WASHINGTON, D.C. ـــــ This week the Pentagon has announced the U.S. State Department’s approval of several potential arms sales to allies in the Middle East, including the United Arab Emirates (UAE), Jordan, and Saudi Arabia. The transfer of the advanced military hardware comes after the US withdrawal of hundreds of troops as well as air defense systems from countries on the Arabian Peninsula in the past months.
In mid-December, U.S. Secretary of State Anthony Blinken announced the United States’ readiness to move forward with the sale of F-35 aircraft to the UAE. This sale was postponed because Israel had previously opposed the idea of the UAE receiving the most advanced fifth-generation stealth fighter. However, over the past two years the nominal enemies became allies, taking away the Israeli objection to the sale of US arms to the country. Beside the bolstering of the UAE Air Force, the deal also includes the purchase of spare parts and repair work of MIM-23 HAWK, Patriot and THAAD air defense systems.
Another approval that was given this week by the Pentagon’s Defense Security Cooperation Agency (DSCA) is the potential sale of F-16 fighter jets and related equipment to the Kingdom of Jordan for an estimated $4.21 billion. The DSCA stated that this deal would “improve the security of a Major Non-NATO Ally that is an important force for political stability and economic progress in the Middle East.” Jordan has been a crucial ally for the United States since the start of this century, providing operational support to regional U.S.-coalition goals, such as countering violent extremist organizations, countering malign state and non-state actors.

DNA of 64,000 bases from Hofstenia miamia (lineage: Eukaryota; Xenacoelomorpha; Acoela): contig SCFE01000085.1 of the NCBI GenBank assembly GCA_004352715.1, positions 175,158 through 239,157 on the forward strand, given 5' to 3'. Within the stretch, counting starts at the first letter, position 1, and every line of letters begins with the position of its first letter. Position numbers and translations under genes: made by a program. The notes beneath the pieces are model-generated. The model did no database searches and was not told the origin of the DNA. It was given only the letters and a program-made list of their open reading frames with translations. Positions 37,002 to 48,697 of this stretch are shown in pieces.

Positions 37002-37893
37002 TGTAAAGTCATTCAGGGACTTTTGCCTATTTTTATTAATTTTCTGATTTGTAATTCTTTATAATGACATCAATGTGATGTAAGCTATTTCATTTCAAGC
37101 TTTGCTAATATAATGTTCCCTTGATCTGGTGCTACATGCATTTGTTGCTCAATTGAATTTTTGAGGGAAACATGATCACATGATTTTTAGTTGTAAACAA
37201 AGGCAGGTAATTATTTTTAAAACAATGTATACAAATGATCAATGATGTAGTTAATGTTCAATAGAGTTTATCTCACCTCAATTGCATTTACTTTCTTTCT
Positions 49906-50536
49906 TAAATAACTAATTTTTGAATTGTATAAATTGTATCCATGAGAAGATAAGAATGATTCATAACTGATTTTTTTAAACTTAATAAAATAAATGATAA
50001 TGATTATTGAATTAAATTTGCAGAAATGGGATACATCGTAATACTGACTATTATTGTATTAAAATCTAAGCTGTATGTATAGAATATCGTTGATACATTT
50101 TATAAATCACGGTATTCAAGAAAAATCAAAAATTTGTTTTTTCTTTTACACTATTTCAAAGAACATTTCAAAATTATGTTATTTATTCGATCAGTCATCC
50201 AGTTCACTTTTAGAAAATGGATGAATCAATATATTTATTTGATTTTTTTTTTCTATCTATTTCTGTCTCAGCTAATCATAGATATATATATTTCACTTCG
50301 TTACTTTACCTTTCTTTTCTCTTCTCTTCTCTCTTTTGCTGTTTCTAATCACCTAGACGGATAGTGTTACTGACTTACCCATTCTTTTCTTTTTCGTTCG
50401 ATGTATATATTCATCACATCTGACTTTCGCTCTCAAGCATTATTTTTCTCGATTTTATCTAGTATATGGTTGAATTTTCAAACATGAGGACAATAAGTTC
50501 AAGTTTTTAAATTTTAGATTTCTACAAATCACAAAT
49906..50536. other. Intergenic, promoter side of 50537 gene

Saudi Arabia, which has been a major customer of the US defense industry, has also received permission to purchase the Multifunctional Information Distribution System at a value of $23.7 million. This communication system, of which Riyadh is acquiring the Low Volume Terminal version, will allow for the further integration of communications between its air force, army and naval forces.
In a report issued by the Israeli Ministry of Intelligence, it states that the recent agreement with the United Arab Emirates (UAE) to establish diplomatic relations between the two countries, has created a positive outlook for potential future relations and cooperation between Israel and three Arab Gulf states, i.e. Oman, Saudi Arabia and Bahrain. Bahrain has already implicitly agreed to the use of its airspace for Israeli aircraft from and to the UAE.
The U.S. and UAE and Saudi Arabia share hostility against regional power Iran.